From festival fails to beverage battles
We’re a creative bunch. Ideas are what get us up in the morning, and when we see a good one, we can’t help but share it. Whether it’s on a lengthy email chain, a scrap of paper left in a meeting room, or a post on our Workplace group – ideas are always flying around the We are Vista Studio.
This is our round up of the best of them. This is the Weekly Debrief.Read More…
Shutterstock: Recreating Fyre Festival
It’s been six years since Shutterstock released its first brand marketing campaign, and now they’re back – ready to rival the abundance of new stock image providers with their latest campaign ‘It’s Not Stock.’
Created using only Shutterstock assets, the new marketing ploy is set to highlight their vibrant creative community, made up of over 550,000 contributors from around the globe. Not to mention, its lowest prices in the market, influx of 1.5m fresh assets every week and new savvy smarter search and discovery technologies.
The first campaign video to be released sees the infamous marketing campaign for Fyre Festival under the spotlight. Billed as a luxury music experience, the fake festival picked up plenty of attention after Netflix’s documentary – FYRE: The Greatest Party That Never Happened – hit screens earlier this year.
Held on a private island previously owned by the notorious drug lord, Pablo Escobar, the exclusive festival was created with the intent of promoting the Fyre app used to book music talent. It was heavily promoted across social media by some of the worlds most famous celebrity influencers – including Kendall Jenner who was rumoured to be paid a hefty $250,000 for one single Instagram post.
What’s that saying again? More money than sense…
The promotional footage shot for the experience cost the company millions. In its campaign, Shutterstock highlight how it was able to recreate it in under a day, for under £1,600 – without even leaving their desks. And they even got swimming pigs involved too!
The clever 30-second video pokes fun at those prepared to blow their budget on eye-catching content. With affordable packages for everyone, Shutterstock have just proven that marketers and creatives can construct and tell any story they want – at the click of a button.
Battle of the beverage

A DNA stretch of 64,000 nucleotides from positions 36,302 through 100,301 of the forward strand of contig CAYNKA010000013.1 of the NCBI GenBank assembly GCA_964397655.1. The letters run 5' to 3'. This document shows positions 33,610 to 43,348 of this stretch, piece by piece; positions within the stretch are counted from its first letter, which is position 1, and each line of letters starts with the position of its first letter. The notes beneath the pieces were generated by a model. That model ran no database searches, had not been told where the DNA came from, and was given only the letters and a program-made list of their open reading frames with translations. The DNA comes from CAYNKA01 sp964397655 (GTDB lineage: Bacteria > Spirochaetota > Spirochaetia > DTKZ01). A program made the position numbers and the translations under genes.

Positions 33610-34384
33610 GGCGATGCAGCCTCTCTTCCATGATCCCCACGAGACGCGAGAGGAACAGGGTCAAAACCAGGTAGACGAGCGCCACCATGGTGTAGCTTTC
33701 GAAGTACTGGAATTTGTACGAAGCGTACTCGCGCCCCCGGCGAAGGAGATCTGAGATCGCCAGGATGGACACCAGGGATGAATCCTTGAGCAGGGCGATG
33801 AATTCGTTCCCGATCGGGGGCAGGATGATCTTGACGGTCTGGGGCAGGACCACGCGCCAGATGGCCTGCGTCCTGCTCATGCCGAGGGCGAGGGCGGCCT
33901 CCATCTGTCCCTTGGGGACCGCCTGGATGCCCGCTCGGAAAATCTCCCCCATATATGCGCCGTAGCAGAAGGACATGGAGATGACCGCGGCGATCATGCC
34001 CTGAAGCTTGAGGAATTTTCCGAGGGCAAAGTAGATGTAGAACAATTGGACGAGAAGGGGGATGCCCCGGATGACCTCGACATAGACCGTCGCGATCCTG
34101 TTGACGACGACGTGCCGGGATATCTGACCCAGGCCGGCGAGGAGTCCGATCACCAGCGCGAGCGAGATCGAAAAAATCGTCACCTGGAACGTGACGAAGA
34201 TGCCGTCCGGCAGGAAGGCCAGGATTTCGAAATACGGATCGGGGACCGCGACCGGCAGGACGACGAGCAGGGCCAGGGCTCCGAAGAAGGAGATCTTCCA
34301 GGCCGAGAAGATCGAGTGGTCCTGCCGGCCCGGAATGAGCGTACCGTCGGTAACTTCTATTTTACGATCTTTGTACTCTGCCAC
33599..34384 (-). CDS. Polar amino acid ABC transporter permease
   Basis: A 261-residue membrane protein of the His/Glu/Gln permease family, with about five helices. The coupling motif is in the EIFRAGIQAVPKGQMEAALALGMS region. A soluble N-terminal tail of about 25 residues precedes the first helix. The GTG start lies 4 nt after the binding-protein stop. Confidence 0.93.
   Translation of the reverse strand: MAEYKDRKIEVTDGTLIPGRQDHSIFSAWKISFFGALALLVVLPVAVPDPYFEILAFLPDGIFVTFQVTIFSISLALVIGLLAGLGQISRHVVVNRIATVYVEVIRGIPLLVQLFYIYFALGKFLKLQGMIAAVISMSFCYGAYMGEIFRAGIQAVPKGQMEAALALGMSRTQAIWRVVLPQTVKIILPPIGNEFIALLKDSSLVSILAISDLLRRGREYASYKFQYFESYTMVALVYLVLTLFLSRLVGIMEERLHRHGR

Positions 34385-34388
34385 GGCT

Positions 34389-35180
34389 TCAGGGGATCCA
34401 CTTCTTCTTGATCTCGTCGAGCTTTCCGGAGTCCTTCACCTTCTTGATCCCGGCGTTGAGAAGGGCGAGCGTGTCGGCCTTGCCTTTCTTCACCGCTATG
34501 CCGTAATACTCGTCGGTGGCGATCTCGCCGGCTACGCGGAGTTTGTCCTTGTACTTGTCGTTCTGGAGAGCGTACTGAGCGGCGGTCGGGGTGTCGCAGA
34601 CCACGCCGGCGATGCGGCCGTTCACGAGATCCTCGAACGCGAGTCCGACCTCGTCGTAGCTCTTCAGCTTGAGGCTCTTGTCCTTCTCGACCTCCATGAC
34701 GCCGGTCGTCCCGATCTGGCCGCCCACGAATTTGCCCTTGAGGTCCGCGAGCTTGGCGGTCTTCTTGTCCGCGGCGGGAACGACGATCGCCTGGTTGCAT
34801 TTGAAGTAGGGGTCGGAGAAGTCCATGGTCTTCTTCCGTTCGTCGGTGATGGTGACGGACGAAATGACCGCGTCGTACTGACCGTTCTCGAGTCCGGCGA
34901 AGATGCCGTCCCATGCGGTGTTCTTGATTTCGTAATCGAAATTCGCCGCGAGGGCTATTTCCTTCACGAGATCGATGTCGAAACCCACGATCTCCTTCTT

Hollywood heroes, Ryan Reynolds and Hugh Jackman, have recently called it truce on their playful social media feud. And, in a bid to put their differences behind them, they agreed to create ads for each other’s beverage companies. Except, Jackman didn’t quite get the memo – see them here.
In a video posted to his official YouTube channel, we see both men reveal their ads. First, Reynolds proudly shows off his celebratory piece for Jackman’s Laughing Man Coffee of which he claims to have worked 24/7 on.
The short film gushes over Jackman’s incredible efforts to provide support to farming communities, by investing in housing and scholarships for coffee farmers and their families.
If the cringey coffee ad didn’t get you giggling, next Jackman reveals his hilarious efforts for the Aviation Gin ad, whereby he slates his fellow actor and pours the entire contents of the bottle over a table.
It looks like the mock trolling feud of the famous Marvel pair isn’t over yet, and we can’t wait to see what else they come up with.
The trolling King is at it again
It feels like only yesterday Burger King were hot on the heels of rival fast-food chain McDonald’s, with their latest marketing ploy The Whopper Detour – aimed at encouraging McDonald’s customers to download its new app to take home a Whooper sandwich for one cent.
A few weeks later and they’re at it again, serving up even more beef with their latest trolling antics. This time, poking fun at McDonald’s latest Big Mac launch by offering up a new Big King XL sandwich – claiming to “outsize the competition” with 175 percent more beef.
And it hasn’t stopped there, as Burger King’s Swedish operation gave its menus a revamp to feature sandwiches with tongue-in-cheek new names including ‘Anything but a Big Mac’ and ‘The Burger Big Mac Wished It Was’. The stunt comes after McDonald’s lost the right to its Big Mac trademark as part of its own lawsuit against a smaller Irish burger company, Supermac’s.
Although we love to see friendly competition amongst brands, Burger King are in danger of resembling the jealous younger sibling who in a bid to keep up, use foul play techniques to maintain attention.
Image source: YouTube